Pablo Martinez Monsivais/AP
President Obama makes an opening statement on the ongoing budget negotiations before a press conference in the Brady Briefing Room of the White House in Washington on Friday.
Pablo Martinez Monsivais/AP
"We have a unique opportunity to do something big" and put the federal government's fiscal books in order for the next decade or so, President Obama said this morning at a White House news conference where he again laid out his view of where things stand in deficit-reduction talks with Republican leaders.
And during his second news conference of the week, the president made the case that Republicans haven't yet been willing to embrace what he calls a "balanced" approach to deficit reduction that includes spending cuts and increases in tax revenues. Republican leaders, meanwhile, continue to say that the president is wrong to be talking about asking anyone to pay more in taxes at a time when the economy remains weak.
We live-blogged as it happened. Later, Frank James will have some analysis over at It's All Politics.
Click here for our coverage of his Monday news conference.
Update at 1:45 p.m. ET. On Support For A "Balanced Approach":
During his news conference, as you'll see below, the president mentioned several times that "80 percent" of Americans favor what he refers to as a "balanced" approach to deficit reduction that combines spending cuts with some increases in tax revenues. We pointed to Pew Research polling on the issue.
There are also numbers this week from Gallup, which said its polling shows that:
— 20 percent of those surveyed said deficit reduction should come "only" through spending cuts.
— 30 percent said it should come "mostly" through spending cuts.
— 32 percent said the mix should be equal parts spending cuts and tax increases.
— 7 percent said "mostly" tax increases.
— 4 percent said "only" tax increases.
A Quinnipiac University poll this week showed 67 percent of those surveyed said that "an agreement to raise the debt ceiling should include tax hikes for the wealthy and corporations, not just spending cuts," vs. 25 percent who opposed such a mix.
Check the links to those poll reports for data on their methodology.
Update at 1:20 p.m. ET. Boehner Says Obama's "Deeds Aren't Matching His Words."
This statement has been released from the office of House Speaker John Boehner (R-OH):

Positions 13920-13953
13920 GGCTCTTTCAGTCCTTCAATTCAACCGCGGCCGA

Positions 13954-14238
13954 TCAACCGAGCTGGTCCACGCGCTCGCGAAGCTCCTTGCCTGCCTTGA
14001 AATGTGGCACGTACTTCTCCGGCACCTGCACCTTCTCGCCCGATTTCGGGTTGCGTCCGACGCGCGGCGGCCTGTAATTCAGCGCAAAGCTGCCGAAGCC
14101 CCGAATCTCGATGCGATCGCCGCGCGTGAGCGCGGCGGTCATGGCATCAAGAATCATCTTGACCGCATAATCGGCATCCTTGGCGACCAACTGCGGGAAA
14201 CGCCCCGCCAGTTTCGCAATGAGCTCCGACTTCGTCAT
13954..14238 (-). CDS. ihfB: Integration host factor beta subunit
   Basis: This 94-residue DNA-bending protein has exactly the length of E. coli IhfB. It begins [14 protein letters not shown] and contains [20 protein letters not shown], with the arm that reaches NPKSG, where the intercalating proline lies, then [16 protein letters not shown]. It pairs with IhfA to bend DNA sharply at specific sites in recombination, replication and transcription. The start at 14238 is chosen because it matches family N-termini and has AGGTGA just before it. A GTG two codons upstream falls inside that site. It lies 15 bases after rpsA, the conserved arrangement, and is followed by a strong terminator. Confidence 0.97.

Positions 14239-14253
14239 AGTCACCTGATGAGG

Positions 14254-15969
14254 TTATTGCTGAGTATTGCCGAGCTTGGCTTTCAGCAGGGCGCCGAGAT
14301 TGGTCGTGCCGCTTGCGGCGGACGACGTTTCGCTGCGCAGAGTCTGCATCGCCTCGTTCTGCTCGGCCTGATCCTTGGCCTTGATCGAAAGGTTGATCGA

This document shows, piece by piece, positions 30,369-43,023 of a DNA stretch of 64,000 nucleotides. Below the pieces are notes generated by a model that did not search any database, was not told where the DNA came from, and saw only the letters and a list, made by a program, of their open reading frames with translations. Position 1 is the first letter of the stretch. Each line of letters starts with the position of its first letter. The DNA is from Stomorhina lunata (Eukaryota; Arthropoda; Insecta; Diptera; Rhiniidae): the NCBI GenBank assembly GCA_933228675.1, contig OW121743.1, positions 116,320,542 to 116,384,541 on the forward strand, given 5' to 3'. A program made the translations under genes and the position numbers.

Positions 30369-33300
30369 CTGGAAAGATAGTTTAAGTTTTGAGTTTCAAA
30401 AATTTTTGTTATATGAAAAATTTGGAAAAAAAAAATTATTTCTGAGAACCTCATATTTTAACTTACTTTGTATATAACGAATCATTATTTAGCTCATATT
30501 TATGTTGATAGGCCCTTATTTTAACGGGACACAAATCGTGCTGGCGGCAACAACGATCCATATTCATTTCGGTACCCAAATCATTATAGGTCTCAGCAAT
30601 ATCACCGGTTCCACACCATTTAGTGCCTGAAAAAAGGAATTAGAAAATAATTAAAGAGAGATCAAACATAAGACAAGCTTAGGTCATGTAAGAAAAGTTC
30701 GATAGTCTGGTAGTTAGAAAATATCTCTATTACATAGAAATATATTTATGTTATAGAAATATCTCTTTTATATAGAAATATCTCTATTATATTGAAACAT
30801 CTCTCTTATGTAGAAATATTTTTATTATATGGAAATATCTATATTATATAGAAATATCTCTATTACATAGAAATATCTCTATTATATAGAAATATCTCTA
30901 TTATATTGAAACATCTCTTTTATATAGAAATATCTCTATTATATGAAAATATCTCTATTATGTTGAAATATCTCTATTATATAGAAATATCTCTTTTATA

"President Obama has been talking tough about cutting spending, but his deeds aren't matching his words. Consider all of the government boondoggles he has refused to put on the table for cuts: ObamaCare; the so-called 'green jobs' initiative; high-speed rail; and a vast array of other pet projects that are unnecessarily costing taxpayers hundreds of billions of dollars. While Republicans have focused on the big problems we face, this White House has focused on protecting the status quo. The same holds true for entitlement spending, where the White House has been talking in terms of nickels and dimes at a time when trillions of dollars in serious reforms are needed to preserve the programs and put them on a sustainable path.
"As Moody's and Standard & Poor's have signaled this week, our nation's economy is literally begging for Washington to take meaningful action to cut spending and reduce the deficit. It is absurd and self-destructive to continue dumping taxpayer money into a 'stimulus' philosophy that has consistently failed to support private-sector job creation in our country. The White House must step up and embrace real spending reforms and cuts that will show job creators America is finally serious about addressing the debt. Democrats and Republicans must lock arms together in the days ahead and take real action to stop the spending binge that has put our nation in economic jeopardy."
Update at 11:55 a.m. ET. More On The Republican View:
On the NPR broadcast a moment ago, Talk of the Nation host Neal Conan made the point that though the president says he's holding out for what he calls a "balanced" approach in order to get the nation's fiscal house in order, Republicans such as House Majority Leader Eric Cantor (R-VA) are making the case that this is a unique opportunity "to restructure" the way the way things are done in Washington and bring spending in control.
Update at 11:40 a.m. ET. At The End, A Warning That "We're Running Out Of Time":
"We're running out of time" to get a deficit-reduction and debt-ceiling deal done by the Aug. 2 deadline when the government runs out of money to pay its obligations, the president says. "That's the main concern I have at this point."
But, he continues, "we know how we can create a package that solves the deficits and debt for a significant period of time. But in order to do that we've got to get started now."